THE CAPITAL, TALLAHASSEE, June 29, 2012
David Royse, The News Service of Florida
While the U.S. Supreme Court ruled Thursday that Congress was within its taxing power when it required Americans to buy health insurance, the sharply divided court also said that if Florida and other states don't want to dramatically expand Medicaid, there's not much Washington can do about it.
The 5-4 ruling on the final day of the court's term is still seen as a rebuke to Florida, which led 25 other states in suing to overturn the Affordable Health Care Act. Former Attorney General Bill McCollum initially filed the lawsuit and Gov. Rick Scott has been one of the most vocal opponents of the law, which is the signature act of the Obama administration.
McCollum and current Attorney General Pam Bondi focused mainly on the individual mandate. But for Florida lawmakers, the more practical issue -- and perhaps the larger one -- is going to be how to deal with the part of the law that requires states to expand their Medicaid programs, which pay for health care for the poor.
The law requires states to extend Medicaid coverage to people under age 65 with incomes up to 133 percent of the poverty level, or just under $30,000 a year for a family of four. Such an expansion could eventually cost the state billions
The federal government will initially pick up all the additional costs, but eventually the states would be on the hook for about 10 percent of the tab – and Florida is already strapped for cash in part because of high Medicaid costs.
As written, the government could have withheld Medicaid money for states declining to expand their Medicaid coverage, but the court said Washington couldn't coerce states that way. That ruling became a rallying cry for critics of the federal plan.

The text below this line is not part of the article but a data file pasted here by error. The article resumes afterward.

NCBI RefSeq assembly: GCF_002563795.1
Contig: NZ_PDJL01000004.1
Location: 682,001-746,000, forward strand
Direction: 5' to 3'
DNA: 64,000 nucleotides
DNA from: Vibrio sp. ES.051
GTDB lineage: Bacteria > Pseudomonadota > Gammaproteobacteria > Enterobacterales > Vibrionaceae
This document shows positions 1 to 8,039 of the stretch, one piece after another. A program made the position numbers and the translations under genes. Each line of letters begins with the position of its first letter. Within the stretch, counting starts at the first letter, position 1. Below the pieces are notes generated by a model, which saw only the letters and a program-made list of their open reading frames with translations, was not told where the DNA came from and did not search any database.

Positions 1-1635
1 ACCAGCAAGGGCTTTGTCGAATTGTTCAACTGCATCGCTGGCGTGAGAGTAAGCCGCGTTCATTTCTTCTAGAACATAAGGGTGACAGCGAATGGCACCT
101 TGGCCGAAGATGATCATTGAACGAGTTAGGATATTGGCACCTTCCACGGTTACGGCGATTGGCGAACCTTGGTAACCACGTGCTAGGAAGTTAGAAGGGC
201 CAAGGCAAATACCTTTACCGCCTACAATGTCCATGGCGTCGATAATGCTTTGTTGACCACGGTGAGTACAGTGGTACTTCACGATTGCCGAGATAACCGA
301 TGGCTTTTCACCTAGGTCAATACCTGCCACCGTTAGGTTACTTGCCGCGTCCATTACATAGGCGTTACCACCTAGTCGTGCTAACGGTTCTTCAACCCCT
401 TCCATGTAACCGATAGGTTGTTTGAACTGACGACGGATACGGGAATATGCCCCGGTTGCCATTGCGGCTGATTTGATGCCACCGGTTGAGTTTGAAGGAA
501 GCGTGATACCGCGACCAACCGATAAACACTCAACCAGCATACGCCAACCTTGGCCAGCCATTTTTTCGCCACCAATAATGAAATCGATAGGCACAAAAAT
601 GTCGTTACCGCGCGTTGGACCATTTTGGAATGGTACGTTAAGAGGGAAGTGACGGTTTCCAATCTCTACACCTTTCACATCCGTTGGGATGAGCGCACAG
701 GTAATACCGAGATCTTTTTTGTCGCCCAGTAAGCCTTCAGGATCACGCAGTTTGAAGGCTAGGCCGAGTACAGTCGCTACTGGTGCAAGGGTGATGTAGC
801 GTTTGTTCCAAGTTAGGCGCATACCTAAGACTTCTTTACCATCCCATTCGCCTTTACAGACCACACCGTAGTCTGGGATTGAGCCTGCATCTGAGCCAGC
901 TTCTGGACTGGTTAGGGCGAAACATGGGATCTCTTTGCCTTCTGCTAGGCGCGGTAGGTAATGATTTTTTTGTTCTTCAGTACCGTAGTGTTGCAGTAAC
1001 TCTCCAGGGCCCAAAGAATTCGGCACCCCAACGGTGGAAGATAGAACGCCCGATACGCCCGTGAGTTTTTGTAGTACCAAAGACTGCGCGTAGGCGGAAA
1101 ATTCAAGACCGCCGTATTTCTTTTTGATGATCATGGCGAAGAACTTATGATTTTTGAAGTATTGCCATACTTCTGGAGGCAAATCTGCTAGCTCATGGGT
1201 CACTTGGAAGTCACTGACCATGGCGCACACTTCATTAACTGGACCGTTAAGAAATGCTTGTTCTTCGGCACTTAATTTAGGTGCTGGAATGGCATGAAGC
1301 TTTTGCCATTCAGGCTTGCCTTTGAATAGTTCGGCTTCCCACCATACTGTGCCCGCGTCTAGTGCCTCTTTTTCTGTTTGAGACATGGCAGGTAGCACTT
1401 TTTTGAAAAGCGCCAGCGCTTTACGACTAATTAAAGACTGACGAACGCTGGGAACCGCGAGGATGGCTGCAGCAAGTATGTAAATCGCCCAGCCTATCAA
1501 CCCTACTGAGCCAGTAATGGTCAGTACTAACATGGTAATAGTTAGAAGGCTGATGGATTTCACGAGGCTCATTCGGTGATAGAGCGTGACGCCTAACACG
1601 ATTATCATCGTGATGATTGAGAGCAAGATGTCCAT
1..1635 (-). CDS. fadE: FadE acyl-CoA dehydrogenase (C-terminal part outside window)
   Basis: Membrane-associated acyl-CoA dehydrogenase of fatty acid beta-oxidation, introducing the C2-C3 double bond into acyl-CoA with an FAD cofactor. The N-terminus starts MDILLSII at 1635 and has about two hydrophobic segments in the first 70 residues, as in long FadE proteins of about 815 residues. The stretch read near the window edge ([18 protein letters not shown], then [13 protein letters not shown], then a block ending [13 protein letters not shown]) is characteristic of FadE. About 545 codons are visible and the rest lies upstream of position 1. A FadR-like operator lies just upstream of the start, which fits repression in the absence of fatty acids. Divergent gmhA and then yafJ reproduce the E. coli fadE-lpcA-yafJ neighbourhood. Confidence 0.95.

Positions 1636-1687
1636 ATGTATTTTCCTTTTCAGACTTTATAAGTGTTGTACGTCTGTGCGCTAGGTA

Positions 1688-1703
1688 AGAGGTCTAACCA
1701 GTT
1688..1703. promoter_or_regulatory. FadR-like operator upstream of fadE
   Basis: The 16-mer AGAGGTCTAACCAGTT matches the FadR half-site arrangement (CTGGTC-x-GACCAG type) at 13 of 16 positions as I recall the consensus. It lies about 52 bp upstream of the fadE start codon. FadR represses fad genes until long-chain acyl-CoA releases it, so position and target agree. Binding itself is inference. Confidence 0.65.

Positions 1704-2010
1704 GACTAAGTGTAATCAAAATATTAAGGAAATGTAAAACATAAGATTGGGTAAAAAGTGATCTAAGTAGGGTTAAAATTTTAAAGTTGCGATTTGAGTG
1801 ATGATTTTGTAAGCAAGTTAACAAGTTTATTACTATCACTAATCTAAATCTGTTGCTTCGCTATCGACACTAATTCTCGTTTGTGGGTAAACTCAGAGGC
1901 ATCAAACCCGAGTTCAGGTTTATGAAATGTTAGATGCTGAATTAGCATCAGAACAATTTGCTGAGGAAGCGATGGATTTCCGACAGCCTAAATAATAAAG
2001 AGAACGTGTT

"I'm pleased with that part of the decision," said Sen. Joe Negron, R-Stuart. "….In terms of the practical effect, really the main way the law gets an increased number of people insured is through expanding Medicaid."
Seven of the court's justices agreed that the federal government can't coerce the states to expand their Medicaid rolls by taking away part of what they already get to fund Medicaid. That means, essentially, that Florida could decide not to participate in the part of the law that would cover more people through the Medicaid system.
Whether or not to adopt that portion of the ACA is now likely to be among the most heavily debated in Florida in the coming year.
"We have a tough decision ahead of us: do we accept additional federal funds?" said Negron, the Senate health care budget chairman who has been vocal about the need to reduce health care spending in Florida, "It's probably too early to tell. I'm generally cautious in signing up for new federal government programs … eventually that's going to become a state obligation."
Incoming Senate President Don Gaetz said in a statement that "foremost" among difficult decisions arising out of Thursday's opinion would be "the choice the court appears to have given the states regarding participating in the mammoth Medicaid expansion authorized by federal law…
"Medicaid enrollment will double in the next few years; the state's discretion in program design will be further curtailed; and even with a temporary enhancement of federal funds, the state's financial burden for Medicaid will increase significantly," Gaetz said.
Florida's attorney general said the state's apparent ability to opt out of the expansion was a huge victory.